TV and the Internet: when world’s collide – web TV
That comet Halle-Bopp is causing disturbing happenings down on earth. Top PC industry players have been making moves likely to bring about a technology melt-down of Internet, television and desktop computing.
Quite when the worlds began colliding is hard to pinpoint but new proposals by Intel, Compaq, and Microsoft seek to pump Internet data within broadcast television programming. They intend to use television’s ‘vertical blanking interval’ to send packets of data which TV set top boxes and suitably equipped PCs will be able to pick up. Already the proposed ‘open standard’ has blown a crater in US TV industry’s almost settled, though half-good, plans for a digital TV standard.
On the surface what is on offer seems little different from the promise of digital television. Should it become real, and late next year is when they’re saying it will, producers will be able to make TV programmes with a ‘back’ channel of information, advertising and products for sale. The vision is that a sports event might offer facts about favourite players, while a quiz show would allow viewers to play along with the contestants. As someone had to say, “TV will never be the same again”.
That kind of talk always hints of hot air but the proposals arrive bang alongside Microsoft parting with money to acquire WebTV Networks in the US. The 20 month-old company went live before last Christmas offering Internet services through a regular television. A set top box, made under licence by Sony and Philips, plugs into the phone line as viewers switch channels to pick up e-mail and surf the Web using a remote control. Already they have shifted 30,000 of the sub-$500 boxes and are projecting 200,000 by the year’s end.
While the box features a well rated 33.6 K modem, unlike a PC it cannot store much data, nor can it handle ordinary, unmodified Web pages. Were it to be introduced in the UK, where local calls are not free, it’s hard to see the idea of running up a phone bill ever catching on. But for Microsoft who forked out some $425 million dollars for the company, the popularity of the technology is no doubt immaterial, WebTV is one step towards convergence: what we have a serious sign of the personal computer moving into the living room and the notion of Internet for the masses.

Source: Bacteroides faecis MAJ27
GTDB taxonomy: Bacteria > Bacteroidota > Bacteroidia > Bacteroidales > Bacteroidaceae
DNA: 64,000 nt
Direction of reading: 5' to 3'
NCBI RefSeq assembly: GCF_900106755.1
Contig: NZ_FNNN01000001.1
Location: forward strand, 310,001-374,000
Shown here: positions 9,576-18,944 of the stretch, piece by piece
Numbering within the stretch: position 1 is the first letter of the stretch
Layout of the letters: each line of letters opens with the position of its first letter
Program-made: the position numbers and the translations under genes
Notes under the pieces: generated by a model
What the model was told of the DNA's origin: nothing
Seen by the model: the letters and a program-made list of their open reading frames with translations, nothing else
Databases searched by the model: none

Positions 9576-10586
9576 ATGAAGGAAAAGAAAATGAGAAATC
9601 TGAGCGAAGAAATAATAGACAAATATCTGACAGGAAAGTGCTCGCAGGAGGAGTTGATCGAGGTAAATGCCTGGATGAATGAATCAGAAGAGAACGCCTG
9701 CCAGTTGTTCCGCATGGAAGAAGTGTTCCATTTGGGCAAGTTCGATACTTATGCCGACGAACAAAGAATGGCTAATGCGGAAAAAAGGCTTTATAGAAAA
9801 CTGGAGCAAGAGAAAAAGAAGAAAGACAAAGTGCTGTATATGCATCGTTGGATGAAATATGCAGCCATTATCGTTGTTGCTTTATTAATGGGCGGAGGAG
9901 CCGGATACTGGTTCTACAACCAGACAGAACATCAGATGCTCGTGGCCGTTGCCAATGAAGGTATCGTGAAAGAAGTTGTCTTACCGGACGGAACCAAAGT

There is yet more as several TV manufacturers plan to build Web browsers into their TV sets. MediaLink, another US company has found an inexpensive way to encode data, such as Web addresses, into video so that a broadcast or recorded programmes might launch some of the ‘back channel’ content without exhorting viewers to click this or that.
From the PC corner, Compaq and Intel have been talking about producing a ‘PC-TV hybrid’ which links a PC with a large screen TV, and high-fi audio. This of course will cost money, as will next year’s first run of digital sets – yours for a mere $2500. People are saying that what will really encourage buyers is not so much the added interactivity as the enhanced viewing experience – though predictions talk of only a million US viewers buying at this price.
Things get interesting back on the PC. Using the Microsoft approach – to mix Internet in with broadcast – the cost of upgrading a PC to view television is an estimated $150 – making the entry cost to digital even lower. While the upgrade doesn’t handle high resolution HDTV signals, in theory, with tens of million of PCs out there, that price would create a huge and immediate audience for enhanced broadcasting. However, we can well wonder how many will watch TV on their PCs.
The software elements of metamorphosing PCs into TVs will be built into future releases of Windows and Window NT5. Coupled with the TV tuner upgrade, Microsoft say that there will be components to allow PCs to respond to remote control devices and for example, search program schedules electronically.
Included too will be the ‘push’ technology mentioned last month. Using ‘push’, viewers can have the Internet data they want delivered to them instead of going off to hunt for it. Set beside the ideas of ‘NetChannel’ an Internet content provider set on providing material customised for the viewer some mind boggling ideas – way beyond Web access and e-mail may be on their way. NetChannel’ also recently acquired ViewCall America producer of On-TV – a personal Internet TV channel.
By using the broadcast network, there is a major the benefit of very fast data delivery, up to 30 megabits per second and many times the speed of today’s modem capability.
Clearly, as that comet zooms off, all sorts of things start happening down here. It again seems like a good time to shuffle shares and a bad time to jump space ships. And a health warning is due too: if all this doesn’t disappear in a trail of vapour, there’s going to be plenty of intrigue to make it worth staying on the planet.